The Association of Asia Pacific Airlines (AAPA) has warned of a “lacklustre” air cargo market in the region amid a decline in demand that is being juxtaposed by “robust recovery” in passenger traffic.
In traffic results for March, the association notes a 11% year-on-year decline in international freight-tonne kilometres, caused mainly by “prevailing weakness in global trade” which has dampened demand.
March cargo capacity held steady compared to the year-ago period, due to the restoration of bellyhold capacity in passenger aircraft. Consequently, cargo load factors plunged 7.5 percentage points to 63.2%.
On the other hand, AAPA data shows international passenger traffic up four-fold year on year, with passenger numbers – at 19.8 million – increasing nearly six-fold.
The traffic increase outpaced capacity growth, which grew more than two times year on year, leading to a 29.7 percentage point jump in load factors to 82.5%.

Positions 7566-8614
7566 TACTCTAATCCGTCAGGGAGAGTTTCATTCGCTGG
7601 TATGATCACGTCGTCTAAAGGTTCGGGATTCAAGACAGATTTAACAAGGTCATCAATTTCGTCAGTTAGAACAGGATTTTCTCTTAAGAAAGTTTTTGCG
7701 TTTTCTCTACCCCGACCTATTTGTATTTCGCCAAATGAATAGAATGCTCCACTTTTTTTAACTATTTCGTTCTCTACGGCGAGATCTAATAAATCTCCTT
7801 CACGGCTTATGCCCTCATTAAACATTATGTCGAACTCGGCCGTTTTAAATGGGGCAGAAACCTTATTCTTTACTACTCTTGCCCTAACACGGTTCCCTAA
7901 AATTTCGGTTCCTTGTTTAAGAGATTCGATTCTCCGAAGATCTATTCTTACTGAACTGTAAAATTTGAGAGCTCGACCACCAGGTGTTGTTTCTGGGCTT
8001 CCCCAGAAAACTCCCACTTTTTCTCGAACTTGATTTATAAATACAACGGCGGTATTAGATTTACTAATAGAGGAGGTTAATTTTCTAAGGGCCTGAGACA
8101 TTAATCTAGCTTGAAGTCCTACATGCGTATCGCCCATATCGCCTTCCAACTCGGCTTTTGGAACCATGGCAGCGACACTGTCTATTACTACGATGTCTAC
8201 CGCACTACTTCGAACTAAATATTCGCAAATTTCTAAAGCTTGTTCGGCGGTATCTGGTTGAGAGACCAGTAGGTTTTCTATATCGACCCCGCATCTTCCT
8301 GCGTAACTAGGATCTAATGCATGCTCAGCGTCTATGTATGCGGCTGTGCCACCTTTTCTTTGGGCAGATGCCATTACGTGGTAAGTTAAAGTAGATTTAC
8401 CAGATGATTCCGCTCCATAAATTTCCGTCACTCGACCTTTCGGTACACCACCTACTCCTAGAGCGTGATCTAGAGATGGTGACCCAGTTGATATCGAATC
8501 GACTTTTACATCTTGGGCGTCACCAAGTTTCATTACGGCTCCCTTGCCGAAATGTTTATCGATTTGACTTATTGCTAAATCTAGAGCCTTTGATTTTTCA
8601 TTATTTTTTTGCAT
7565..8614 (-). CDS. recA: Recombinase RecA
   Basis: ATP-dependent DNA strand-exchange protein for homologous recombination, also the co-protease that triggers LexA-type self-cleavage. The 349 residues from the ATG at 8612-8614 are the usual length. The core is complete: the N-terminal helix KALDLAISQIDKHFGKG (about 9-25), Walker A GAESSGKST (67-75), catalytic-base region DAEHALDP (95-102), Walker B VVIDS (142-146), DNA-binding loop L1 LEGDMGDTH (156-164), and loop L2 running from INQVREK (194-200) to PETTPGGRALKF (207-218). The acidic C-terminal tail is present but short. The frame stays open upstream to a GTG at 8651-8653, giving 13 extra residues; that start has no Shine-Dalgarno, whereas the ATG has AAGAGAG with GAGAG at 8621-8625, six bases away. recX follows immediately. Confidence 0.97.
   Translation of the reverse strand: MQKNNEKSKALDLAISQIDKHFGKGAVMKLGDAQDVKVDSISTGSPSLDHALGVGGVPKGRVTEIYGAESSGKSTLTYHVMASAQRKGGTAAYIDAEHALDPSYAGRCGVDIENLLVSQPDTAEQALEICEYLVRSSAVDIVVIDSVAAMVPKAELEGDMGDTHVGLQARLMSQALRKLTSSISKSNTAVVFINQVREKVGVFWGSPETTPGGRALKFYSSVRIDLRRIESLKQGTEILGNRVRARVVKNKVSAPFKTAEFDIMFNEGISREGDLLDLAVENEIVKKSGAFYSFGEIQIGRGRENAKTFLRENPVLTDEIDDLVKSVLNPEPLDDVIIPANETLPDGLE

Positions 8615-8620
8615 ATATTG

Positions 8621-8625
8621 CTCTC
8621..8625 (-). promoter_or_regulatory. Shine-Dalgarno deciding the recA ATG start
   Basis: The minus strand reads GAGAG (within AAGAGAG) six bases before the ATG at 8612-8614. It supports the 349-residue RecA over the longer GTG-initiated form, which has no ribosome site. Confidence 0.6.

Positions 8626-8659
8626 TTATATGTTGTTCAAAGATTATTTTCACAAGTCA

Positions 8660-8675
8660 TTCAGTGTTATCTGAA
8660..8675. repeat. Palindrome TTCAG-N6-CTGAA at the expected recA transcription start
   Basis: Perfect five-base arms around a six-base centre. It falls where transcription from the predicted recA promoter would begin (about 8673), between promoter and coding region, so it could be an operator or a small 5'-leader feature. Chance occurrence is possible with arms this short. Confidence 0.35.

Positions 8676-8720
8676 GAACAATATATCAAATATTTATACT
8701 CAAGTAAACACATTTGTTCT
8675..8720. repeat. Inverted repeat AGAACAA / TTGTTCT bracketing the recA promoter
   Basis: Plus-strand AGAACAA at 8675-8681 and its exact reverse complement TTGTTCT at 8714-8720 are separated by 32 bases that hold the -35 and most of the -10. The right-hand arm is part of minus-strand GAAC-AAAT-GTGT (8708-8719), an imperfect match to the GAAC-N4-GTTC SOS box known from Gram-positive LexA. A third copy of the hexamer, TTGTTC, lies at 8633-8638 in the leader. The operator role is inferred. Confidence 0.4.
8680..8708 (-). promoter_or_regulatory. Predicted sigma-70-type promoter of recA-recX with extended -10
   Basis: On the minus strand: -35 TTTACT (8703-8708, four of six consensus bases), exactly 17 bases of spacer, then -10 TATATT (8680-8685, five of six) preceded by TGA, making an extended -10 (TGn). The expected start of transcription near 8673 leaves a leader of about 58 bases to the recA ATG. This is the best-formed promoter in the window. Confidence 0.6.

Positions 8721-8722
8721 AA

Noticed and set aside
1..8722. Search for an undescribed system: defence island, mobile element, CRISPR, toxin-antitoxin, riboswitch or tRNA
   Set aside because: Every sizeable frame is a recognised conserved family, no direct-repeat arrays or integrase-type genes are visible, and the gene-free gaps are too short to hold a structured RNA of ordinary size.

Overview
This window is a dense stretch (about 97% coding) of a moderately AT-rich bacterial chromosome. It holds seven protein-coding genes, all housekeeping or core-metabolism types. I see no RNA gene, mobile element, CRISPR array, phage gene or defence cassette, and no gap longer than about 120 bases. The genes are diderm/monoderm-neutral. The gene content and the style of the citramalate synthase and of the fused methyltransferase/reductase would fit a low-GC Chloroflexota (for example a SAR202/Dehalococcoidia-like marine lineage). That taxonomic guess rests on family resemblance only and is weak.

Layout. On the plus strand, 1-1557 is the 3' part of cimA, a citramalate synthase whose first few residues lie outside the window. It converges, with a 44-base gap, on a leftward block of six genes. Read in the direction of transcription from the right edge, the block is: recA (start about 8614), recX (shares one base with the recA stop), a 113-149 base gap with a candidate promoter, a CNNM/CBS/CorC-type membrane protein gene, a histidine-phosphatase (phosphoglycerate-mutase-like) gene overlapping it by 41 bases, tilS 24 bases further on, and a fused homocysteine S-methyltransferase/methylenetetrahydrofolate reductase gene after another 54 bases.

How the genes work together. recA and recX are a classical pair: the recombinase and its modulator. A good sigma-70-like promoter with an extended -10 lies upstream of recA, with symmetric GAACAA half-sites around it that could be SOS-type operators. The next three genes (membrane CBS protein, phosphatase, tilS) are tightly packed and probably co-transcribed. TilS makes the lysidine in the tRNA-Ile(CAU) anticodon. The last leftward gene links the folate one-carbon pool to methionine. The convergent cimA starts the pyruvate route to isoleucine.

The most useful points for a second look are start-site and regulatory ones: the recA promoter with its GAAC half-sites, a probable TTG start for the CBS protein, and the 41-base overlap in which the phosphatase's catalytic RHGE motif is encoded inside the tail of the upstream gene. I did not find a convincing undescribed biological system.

AAPA director-general Subhas Menon notes: “Demand continues to be robust as remaining travel restrictions are lifted across the region.”
He is buoyant about the passenger travel outlook, noting: “Despite a more subdued global economic outlook, international passenger markets remain buoyant, as the rebuilding of travel confidence and return to face-to-face business meetings, continue apace.”
Airlines in the region are also likely to see “strong revenue growth” in the year, despite cost pressures which could “erode the earnings margin”.
“Asia Pacific carriers continue to focus on cost efficiencies whilst restoring flights to destinations in a bid to improve profitability,” Menon adds.